} else if (this.state.isLoading) {
      return <p>Loading chat...</p>;
    }
    return (
      <ChatUI
        user={this.user}
        messages={this.state.messages}
        onMessageSend={this.sendMessage}
        width={500}
      />
    );
  }

Lastly we need to render this entire component from the <App> component. Import the <ChatApp> component at the top of src/App.js.

import React, { Component } from 'react';
import Login from './Login';
import ChatApp from './ChatApp';
import '@progress/kendo-theme-material/dist/all.css';

Now update the render function of the <App> component to return the <ChatApp> component when the user is logged in.

render() {
  let loginOrChat;
  if (this.state.loggedIn) {
    loginOrChat = <ChatApp username={this.state.username} />;
  } else {
    loginOrChat = (
      <Login
        handleLogin={this.handleLogin}
        handleUsernameChange={this.handleUsernameChange}
        username={this.state.username}
      />
    );
  }
  return (
    <div className="container">
      <div className="row mt-3">{loginOrChat}</div>
    </div>
  );

Reload the app, login and start chatting. You can open another browser window and login with a different name to see the messages going back and forth.

Build a chat app with Twilio and KendoReact

This is just the start

Twilio Programmable Chat is a powerful SDK for chatting and KendoReact’s Conversational UI makes it really easy to display the chat in a React application. Most of the work we had to do was generating an access token and setting up the Twilio Chat. Once we’d written a couple of functions that translated the messages from Twilio to KendoReact and from KendoReact to Twilio the UI just fell into place.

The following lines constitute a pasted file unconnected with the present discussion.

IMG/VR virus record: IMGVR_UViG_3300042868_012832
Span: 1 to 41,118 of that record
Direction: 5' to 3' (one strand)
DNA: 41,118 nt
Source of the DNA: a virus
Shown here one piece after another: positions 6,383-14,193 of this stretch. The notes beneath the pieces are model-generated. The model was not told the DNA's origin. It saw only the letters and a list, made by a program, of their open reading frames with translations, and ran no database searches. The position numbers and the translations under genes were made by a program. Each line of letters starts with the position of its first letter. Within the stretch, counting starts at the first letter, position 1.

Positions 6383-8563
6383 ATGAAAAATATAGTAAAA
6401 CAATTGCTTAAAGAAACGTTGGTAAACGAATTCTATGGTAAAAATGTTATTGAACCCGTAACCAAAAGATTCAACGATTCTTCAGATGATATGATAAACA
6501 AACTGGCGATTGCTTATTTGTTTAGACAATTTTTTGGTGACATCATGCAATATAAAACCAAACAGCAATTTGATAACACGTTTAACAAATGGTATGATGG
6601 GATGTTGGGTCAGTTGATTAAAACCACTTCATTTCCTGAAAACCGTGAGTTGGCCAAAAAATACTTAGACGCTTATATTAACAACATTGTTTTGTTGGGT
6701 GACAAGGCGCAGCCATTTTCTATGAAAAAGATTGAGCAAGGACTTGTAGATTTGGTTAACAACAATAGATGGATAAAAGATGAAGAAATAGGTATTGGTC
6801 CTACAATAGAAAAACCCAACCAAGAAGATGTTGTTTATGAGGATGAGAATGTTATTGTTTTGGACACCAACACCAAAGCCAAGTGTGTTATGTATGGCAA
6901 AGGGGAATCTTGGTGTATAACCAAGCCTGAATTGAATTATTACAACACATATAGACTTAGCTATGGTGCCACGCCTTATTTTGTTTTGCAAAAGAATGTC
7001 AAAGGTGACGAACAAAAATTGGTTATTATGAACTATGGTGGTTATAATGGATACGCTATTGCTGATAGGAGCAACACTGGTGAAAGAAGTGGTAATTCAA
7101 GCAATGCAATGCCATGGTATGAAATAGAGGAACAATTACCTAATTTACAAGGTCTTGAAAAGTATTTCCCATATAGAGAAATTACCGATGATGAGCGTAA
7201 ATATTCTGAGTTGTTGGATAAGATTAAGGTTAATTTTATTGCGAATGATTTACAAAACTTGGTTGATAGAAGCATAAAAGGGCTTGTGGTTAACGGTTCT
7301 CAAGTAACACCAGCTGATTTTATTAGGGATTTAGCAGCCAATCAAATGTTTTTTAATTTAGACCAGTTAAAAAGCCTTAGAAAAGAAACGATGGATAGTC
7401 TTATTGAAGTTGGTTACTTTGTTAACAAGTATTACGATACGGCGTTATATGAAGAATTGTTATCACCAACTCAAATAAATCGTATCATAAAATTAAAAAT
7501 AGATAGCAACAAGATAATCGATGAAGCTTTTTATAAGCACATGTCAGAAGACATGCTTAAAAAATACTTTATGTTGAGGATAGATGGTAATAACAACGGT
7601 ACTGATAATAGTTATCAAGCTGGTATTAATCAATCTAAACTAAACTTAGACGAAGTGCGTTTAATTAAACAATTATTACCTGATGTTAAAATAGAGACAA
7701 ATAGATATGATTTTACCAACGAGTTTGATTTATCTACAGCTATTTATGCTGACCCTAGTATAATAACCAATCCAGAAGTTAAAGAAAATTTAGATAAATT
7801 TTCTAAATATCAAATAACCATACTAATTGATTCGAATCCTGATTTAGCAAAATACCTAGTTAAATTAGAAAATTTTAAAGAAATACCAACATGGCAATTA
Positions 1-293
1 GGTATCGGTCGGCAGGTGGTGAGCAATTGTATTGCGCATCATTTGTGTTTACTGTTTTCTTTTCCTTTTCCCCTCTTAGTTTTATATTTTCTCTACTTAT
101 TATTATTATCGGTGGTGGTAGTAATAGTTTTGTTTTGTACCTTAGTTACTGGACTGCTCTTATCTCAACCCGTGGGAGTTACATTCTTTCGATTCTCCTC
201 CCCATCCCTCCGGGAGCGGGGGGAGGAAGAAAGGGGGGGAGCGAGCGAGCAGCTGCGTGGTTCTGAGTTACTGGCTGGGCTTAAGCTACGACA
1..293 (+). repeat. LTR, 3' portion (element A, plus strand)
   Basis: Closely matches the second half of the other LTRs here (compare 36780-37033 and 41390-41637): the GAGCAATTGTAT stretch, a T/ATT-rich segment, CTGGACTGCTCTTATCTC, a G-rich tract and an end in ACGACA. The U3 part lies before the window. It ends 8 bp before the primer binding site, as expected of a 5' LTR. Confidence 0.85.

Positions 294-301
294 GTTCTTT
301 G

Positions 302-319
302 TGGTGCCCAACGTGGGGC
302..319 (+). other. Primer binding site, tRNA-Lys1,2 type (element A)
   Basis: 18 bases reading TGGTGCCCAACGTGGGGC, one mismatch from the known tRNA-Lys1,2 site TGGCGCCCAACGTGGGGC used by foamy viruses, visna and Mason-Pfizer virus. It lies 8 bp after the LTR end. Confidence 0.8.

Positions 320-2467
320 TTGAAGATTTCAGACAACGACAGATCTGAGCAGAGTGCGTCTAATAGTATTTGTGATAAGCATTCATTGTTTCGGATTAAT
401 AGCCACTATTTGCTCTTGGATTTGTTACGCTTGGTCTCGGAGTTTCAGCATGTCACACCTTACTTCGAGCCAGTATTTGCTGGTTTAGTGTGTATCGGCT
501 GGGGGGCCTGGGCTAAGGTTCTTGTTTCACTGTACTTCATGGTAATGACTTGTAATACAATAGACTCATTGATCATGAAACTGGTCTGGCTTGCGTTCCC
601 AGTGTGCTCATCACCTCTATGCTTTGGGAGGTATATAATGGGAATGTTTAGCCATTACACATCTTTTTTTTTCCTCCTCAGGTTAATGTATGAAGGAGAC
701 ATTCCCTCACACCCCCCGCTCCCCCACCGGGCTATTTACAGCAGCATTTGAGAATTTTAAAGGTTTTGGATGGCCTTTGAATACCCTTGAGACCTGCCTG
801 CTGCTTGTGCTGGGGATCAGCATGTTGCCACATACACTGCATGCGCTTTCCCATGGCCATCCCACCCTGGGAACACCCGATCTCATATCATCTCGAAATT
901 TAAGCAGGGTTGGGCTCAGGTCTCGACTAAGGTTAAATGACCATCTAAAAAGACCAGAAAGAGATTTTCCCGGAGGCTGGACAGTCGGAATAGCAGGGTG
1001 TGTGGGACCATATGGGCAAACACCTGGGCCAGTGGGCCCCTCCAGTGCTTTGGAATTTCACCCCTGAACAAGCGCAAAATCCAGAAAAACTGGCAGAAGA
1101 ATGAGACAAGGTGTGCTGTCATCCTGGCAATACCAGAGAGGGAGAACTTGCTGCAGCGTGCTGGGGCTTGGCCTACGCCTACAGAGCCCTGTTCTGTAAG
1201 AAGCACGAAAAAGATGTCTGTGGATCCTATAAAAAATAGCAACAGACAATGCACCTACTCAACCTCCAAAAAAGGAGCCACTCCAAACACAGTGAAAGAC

You can get all the code for this application in the GitHub repo.

Check out the KendoReact documentation for other features of this UI, such as suggested actions, useful when the other side is a bot, and message attachments, for ways to display media messages or other views, like lists or carousels, within your chat.

The KendoReact Conversational UI is also available for jQuery, Angular and Vue if you prefer a different framework, and there are plenty of other useful components you could use to build your application.

Have you used KendoReact before? Or are you building chat into your app and on the lookout for a sweet UI? Let me know what you think in the comments or on Twitter at @philnash.

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Original source: https://dev.to/twilio/build-a-chat-app-with-twilio-and-kendoreact-18jg